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Mittal Trading Agency Vs. the State of Punjab and ors. - Court Judgment

LegalCrystal Citation
SubjectCivil
CourtPunjab and Haryana High Court
Decided On
Case NumberCivil Writ Petn No. 6308 of 1975
Judge
Reported inAIR1983P& H236
ActsDrugs and Cosmetics Rules, 1945 - Rules 2 and 65(9); Drugs and Cosmetics Act, 1940
AppellantMittal Trading Agency
RespondentThe State of Punjab and ors.
Excerpt:
.....in the affirmative or in the negative to the assertion in paras 5 and 9 of the petition that shri deep chand was a registered medical practitioner in haryana has been avoided. perusal of clause (ii) of the said rule would show that the framers of the rules had put indefinite article 'a' before the word 'state'.if it had been intended that the registration had to be in the given state (and in the present case the punjab state) then the framers of the rule would have put definite article 'the' before the word 'state' in the aforesaid rule, hence, in my view, anybody who is registered in my view, anybody who is registered in any state and satisfied other requirements of the said rule, would be considered a registered medical practitioner for the purpose of the said rule. 66 was..........of drugs and cosmetics rules, 1945, by selling medicines on a given date for a given amount to shri deep chand son of sri prem chand gupta of bahadurgarh (kila harnam singh near sirhind) who was neither a registered medical practitioner nor a licence under the drugs and cosmetics act, 1940 and the rules framed thereunder. the two licenses were suspended for varying period by two separate orders. their appeal against those orders was also dismissed. this led the petitioner-firm to impugn the order suspending the licences and dismissing its appeal, though this petition.2. it has been alleged in this petition and earlier thereto in reply to the show cause notice and in the appeal before the concerned authority that the sale was effected to shri deep chand gupta, who was duly registered.....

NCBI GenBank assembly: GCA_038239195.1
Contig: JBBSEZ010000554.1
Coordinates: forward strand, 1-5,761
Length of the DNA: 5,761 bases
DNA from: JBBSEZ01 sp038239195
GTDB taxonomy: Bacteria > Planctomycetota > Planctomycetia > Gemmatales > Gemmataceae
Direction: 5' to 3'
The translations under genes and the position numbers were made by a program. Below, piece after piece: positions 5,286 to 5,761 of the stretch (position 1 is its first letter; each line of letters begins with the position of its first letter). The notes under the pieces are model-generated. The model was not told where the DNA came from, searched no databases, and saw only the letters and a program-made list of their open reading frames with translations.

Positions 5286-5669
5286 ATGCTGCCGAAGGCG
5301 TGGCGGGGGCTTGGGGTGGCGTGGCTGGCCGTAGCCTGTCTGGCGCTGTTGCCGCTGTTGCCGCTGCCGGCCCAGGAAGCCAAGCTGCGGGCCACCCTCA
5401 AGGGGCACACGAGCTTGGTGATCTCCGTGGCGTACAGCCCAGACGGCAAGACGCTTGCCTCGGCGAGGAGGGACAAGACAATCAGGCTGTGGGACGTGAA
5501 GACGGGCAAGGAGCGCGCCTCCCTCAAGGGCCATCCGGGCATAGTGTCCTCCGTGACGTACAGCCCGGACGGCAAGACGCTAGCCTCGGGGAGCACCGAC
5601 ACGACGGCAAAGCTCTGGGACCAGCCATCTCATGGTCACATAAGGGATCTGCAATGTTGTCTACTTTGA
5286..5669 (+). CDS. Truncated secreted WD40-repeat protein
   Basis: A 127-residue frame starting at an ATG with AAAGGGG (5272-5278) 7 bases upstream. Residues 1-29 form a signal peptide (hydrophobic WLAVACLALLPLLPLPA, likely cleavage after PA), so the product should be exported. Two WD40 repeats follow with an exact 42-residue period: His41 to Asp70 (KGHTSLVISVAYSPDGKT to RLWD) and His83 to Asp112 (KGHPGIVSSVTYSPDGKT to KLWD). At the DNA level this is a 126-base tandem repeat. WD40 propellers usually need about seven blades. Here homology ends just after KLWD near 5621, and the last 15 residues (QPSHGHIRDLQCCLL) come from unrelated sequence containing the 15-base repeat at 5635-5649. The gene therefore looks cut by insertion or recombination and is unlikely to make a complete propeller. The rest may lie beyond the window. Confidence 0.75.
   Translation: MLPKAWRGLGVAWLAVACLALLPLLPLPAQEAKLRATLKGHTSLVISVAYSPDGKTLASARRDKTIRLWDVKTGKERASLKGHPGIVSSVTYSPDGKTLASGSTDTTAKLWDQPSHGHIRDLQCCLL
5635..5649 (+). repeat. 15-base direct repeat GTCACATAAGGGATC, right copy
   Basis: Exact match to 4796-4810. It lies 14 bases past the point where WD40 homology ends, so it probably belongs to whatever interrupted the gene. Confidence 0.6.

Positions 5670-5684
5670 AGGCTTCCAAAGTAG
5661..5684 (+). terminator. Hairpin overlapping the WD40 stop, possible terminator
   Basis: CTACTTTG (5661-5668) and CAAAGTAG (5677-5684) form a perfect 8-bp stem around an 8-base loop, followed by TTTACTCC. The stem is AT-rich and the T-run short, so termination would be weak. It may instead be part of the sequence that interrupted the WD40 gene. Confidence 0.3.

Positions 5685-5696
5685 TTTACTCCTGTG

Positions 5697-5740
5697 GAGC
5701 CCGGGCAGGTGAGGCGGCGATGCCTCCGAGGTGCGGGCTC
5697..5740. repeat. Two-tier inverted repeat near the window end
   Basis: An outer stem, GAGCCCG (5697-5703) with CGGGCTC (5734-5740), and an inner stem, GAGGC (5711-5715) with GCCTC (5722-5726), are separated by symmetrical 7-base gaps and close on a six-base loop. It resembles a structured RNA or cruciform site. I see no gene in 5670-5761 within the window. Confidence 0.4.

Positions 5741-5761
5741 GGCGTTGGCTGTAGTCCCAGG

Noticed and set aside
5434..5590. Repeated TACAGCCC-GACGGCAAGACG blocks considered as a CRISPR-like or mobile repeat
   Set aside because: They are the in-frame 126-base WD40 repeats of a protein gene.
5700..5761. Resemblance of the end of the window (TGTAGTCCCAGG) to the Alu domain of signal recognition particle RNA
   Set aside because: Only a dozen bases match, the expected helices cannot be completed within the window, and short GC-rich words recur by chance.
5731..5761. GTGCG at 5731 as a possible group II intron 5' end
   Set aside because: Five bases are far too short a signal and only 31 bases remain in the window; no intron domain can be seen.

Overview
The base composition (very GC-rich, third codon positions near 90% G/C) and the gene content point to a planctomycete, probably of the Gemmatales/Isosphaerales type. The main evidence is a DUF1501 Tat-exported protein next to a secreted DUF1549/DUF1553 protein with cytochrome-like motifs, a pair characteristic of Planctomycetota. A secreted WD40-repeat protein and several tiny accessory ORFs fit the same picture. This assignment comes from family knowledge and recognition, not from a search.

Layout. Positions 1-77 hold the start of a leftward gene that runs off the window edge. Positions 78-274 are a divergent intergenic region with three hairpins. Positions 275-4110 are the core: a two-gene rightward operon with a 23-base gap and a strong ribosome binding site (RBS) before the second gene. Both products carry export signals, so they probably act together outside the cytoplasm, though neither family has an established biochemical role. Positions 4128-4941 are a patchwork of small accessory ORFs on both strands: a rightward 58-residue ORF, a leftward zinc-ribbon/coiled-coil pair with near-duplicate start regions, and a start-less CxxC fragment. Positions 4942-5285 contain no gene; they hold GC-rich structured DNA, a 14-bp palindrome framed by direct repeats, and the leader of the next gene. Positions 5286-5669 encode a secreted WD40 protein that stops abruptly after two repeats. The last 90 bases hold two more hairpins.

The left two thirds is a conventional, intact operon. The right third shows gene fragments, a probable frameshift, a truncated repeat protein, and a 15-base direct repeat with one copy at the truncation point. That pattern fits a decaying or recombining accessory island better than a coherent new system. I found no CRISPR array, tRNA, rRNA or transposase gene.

Judgment:
ORDER